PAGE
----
Ripples from Uralkali potash crisis reach China and Argentina
China sees the breakdown as an opportunity for new potash enterprises to get up and running. From Argentina’s point of view, however, the Uralkali-Belaruskali spat has undermined prices and made even more difficult the task of finding someone interested in developing its huge Rio Colorado potash project from which Brazil’s Vale walked away, even on a smaller scale than previously planned.
Both situations — and potash prices more than anything — will swing largely on what happens to the warring parties in Minsk. Bloomberg was reporting Friday that billionaire Suleiman Kerimov and business partners who together control 33% of Uralkali may sell part of their stake as early as this week. The sale is seen as diffusing the dispute between Russia and Belarus that began when Uralkali walked away from the Belarussian Potash cartel, the Belarus authorities applying pressure for the move to be reversed by arresting Uralkali CEO Vladislav Baumgertner, (although six weeks ago he was moved out of the KGB prison in Minsk and placed under house arrest). The sale of the stake in Uralkali would allow a face-saving repair of the marketing agreement with Belaruskali — and possibly a spurt to prices if this was seen as an end to Uralkali’s plans to go it alone and use its low cash costs to undercut other potash suppliers.
Meanwhile The Moscow Times reports that the trading arm of state potash producer Belaruskali — Belarussian Potash Company — expects its 2014 potash prices to be above the level set by the country’s Economy Ministry. A day earlier, Deputy Economy Minister Alexander Yaroshenko said Belarus plans to cut potash export prices to $300/tonne in 2014, adding to pressure on global prices for the soil nutrient.
But perhaps the most surprising event of the week in potash was an article appearing in China Daily. It was a booster for the global potash efforts of Yancoal Canada, a subsidiary of Yanzhou Coal Mining Company. Yancoal in 2011 — when potash prices seemed to have a brighter outlook than they do now — spend $260 million buying 19 potash exploration licences in Saskatchewan.
The core of the article was to reaffirm that Yancoal is pressing ahead with its potash plans. As China Daily stressed, potash mine development is characterised by long construction time-frames; it can take up to seven years of preparatory work before a project can be commissioned, from initial prospecting through to various feasibility studies to permitting and the construction.
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The Chinese report, while noting the present price retreat due to the Uralkali row, also stressed that the ongoing growth of world populations will, in their view, keep potash demand at a high level. Then Yancoal chairman Ma Jianqiang added this: “The cartel break-up leaves more development opportunities and room for emerging potash enterprises. Therefore we are bound to look at the short-term effect of market monopoly integration-breakdown in a long term perspective, given the long life of a mine project, and conduct target market analysis.”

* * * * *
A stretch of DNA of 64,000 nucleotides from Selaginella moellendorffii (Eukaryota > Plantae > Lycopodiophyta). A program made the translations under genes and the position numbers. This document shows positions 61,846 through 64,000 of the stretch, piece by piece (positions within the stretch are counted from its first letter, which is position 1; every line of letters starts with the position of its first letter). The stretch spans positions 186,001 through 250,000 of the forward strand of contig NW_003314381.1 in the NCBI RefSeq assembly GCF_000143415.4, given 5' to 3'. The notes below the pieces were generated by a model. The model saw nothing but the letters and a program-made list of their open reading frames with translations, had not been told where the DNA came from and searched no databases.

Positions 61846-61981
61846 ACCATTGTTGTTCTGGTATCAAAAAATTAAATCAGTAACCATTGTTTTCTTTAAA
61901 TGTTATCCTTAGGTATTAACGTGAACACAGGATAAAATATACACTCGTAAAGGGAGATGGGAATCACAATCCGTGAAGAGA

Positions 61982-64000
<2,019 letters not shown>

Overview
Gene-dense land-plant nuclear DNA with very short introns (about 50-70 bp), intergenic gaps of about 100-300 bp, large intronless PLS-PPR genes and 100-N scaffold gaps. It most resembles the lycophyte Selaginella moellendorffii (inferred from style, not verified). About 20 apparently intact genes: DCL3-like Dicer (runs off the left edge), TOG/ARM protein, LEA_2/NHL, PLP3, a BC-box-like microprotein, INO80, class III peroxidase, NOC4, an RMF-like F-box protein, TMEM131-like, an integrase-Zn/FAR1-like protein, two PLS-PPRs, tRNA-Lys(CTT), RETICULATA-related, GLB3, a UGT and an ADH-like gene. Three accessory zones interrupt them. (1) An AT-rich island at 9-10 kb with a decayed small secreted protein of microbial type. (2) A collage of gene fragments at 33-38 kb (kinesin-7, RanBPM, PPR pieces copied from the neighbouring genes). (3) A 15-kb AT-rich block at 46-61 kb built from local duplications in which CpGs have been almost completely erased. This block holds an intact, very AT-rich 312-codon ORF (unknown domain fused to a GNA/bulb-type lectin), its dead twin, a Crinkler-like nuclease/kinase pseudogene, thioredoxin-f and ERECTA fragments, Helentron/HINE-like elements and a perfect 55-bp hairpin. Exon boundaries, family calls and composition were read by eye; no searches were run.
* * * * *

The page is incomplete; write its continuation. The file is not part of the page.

In other words, China is pressing ahead with acquiring its own potash assets and is little influenced by present price worries. As the newspaper points out, China has only 2% of the world’s known potash resources but consumes 20% of global production.
Brazil and Argentina, meanwhile, don’t quite know where they stand. Vale suspended work on the huge Rio Colorado potash deposit in Argentina’s Mendoza state after costs blew out to $11 billion. The state governor Francisco Perez is trying to find someone else to take on the project. Meanwhile, Vale has placed Rio Colorado into mothballs and handed over caretaker management to the Argentinian arm of the Italian conglomerate, Techint.
As The Financial Times reports, the present low prices don’t make Rio Colorado an attractive proposition even with the Mendoza governor talking to Chinese, Indian, Qatari and Russian investors. The main selling point is the Brazilian potash market next door, predicted to rise from 8 million tonnes a year now to 13 million tonnes by 2020.
As The Financial Times concludes: “Meanwhile, Rio Colorado is for sale and Argentina is a few billion dollars and 6,000 jobs poorer than it otherwise might have been”.
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